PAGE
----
Giv­ing back and risk­ing jail time

GA Voice - - Georgianews -

It has been a while since I’ve been in a car ac­ci­dent, but it’s what was in my back­seat at the time that almost landed me in jail.

We re­cently had a silent auc­tion at work to raise money for a lo­cal char­ity (yes, I am still at Cox Me­dia Group work­ing be­hind the scenes un­til my con­tract is up in Au­gust). Ta­bles were erected around the of­fice with ran­dom items ei­ther do­nated by a col­league or left be­hind by lis­ten­ers or for­mer em­ploy­ees. One such sales man­ager had just left the depart­ment, and a box of ran­dom crap he de­cided not to take from his of­fice was up for grabs. The col­lec­tion in­cluded sev­eral things like a clas­sic Hawks hat, a nice binder and a bot­tle of Tan­queray. Think­ing it was funny, and a clever way of clear­ing out his of­fice, I ended up be­ing the win­ning bid­der, paid my money, put the box in my car and for­got all about it.

A few days passed. I picked up my son and was in traf­fic on 285 in Sandy Springs when I de­cided to get off at the Glen­ridge exit. That is when an­other car started pulling out of the traf­fic too and all I could see was the back of the driver’s head, mean­ing he was not look­ing in my di­rec­tion and didn’t see me com­ing in the exit lane. With only sec­onds to think, know­ing we were go­ing to col­lide and not want­ing to hurt or star­tle my son, I chose to honk, try and make my way around him and put me as the front line of im­pact. The other car then T-boned me on the driver’s side.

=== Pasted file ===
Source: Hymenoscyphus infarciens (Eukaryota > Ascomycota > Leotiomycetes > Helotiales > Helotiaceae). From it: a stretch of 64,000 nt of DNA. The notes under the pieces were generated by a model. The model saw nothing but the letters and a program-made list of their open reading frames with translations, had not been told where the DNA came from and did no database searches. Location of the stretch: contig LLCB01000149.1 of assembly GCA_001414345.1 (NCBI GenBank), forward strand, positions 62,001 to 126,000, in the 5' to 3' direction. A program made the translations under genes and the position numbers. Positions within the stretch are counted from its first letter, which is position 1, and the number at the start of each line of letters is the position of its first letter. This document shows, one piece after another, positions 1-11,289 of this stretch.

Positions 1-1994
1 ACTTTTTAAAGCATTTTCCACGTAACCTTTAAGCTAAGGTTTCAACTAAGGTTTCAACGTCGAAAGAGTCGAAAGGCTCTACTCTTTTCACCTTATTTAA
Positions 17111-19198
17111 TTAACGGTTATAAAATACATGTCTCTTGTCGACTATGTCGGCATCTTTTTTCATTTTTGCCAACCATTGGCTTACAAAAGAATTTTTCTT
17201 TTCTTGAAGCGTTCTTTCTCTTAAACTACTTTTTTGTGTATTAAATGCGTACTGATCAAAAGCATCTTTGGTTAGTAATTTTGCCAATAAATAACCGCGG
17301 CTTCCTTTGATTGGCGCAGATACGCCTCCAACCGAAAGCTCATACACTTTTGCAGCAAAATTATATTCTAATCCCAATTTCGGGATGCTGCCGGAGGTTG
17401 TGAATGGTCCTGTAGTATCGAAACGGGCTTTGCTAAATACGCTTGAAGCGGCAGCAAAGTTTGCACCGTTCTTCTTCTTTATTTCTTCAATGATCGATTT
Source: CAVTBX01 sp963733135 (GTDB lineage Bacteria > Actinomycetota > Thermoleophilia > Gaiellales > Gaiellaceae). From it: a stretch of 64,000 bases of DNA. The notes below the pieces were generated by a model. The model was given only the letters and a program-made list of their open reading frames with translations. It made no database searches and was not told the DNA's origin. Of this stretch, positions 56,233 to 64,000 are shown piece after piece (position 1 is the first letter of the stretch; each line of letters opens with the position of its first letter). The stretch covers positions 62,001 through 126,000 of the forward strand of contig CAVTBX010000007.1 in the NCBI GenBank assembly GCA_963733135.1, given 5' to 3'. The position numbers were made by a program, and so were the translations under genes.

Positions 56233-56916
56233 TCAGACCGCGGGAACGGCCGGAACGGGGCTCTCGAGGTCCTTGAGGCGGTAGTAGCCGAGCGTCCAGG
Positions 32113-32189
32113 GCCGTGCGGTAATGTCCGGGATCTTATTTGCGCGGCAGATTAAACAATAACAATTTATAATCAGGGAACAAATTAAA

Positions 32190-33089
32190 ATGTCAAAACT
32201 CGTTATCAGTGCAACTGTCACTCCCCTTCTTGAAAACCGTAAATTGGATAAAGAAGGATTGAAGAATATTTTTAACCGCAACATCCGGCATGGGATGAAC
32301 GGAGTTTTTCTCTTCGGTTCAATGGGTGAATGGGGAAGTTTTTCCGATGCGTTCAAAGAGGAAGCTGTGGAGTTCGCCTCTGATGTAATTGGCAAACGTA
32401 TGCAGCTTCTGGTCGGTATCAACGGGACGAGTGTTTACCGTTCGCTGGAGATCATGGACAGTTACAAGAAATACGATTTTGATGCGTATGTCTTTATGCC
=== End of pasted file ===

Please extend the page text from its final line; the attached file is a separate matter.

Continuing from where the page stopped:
For­tu­nately it was a low-speed im­pact, my airbag didn’t go off and my son was un­phased by the jolt, which of course is the most im­por­tant de­tail of all this. I called my baby mama, Katie Jo, to let her know he had been in an ac­ci­dent but was OK, and she chose to come check on us and see his con­di­tion for her­self. Once she saw all was well, she re­laxed and we were mak­ing jokes about some­thing when her face went stone cold and she stared at me. “What?” I asked her. She re­sponded, ”Is that an open con­tainer?” The box from the silent auc­tion was in my back seat, and that is when I re­al­ized the bot­tle of gin had been used and was only half-full. I never paid at­ten­tion to it and the fact it was an open con­tainer, all while cops are all around check­ing out the ac­ci­dent. I quickly cov­ered the bot­tle with the Hawks hat be­fore an of­fi­cer came back to check on me. He must have missed it when he first took my info, dis­tracted by the dam­age and mak­ing sure Mr. Carter was OK.

Then Katie Jo had the nerve to ask, “Have you re­ally had some­thing to drink?” “Lord, no.” So much for giv­ing back to my com­mu­nity.

“With only sec­onds to think, know­ing we were go­ing to col­lide and not want­ing to hurt or star­tle my son, I chose to honk, try and make my way around him and put me as the front line of im­pact. The other car then T-boned me on the driver’s side.”

Melissa Carter is rec­og­nized as one of the first out ra­dio per­son­al­i­ties in At­lanta and has been heard over the years on B98.5 and Q100. In ad­di­tion, she is a writer for the Huffington Post. Fol­low her on Twitter @Melis­saCarter.

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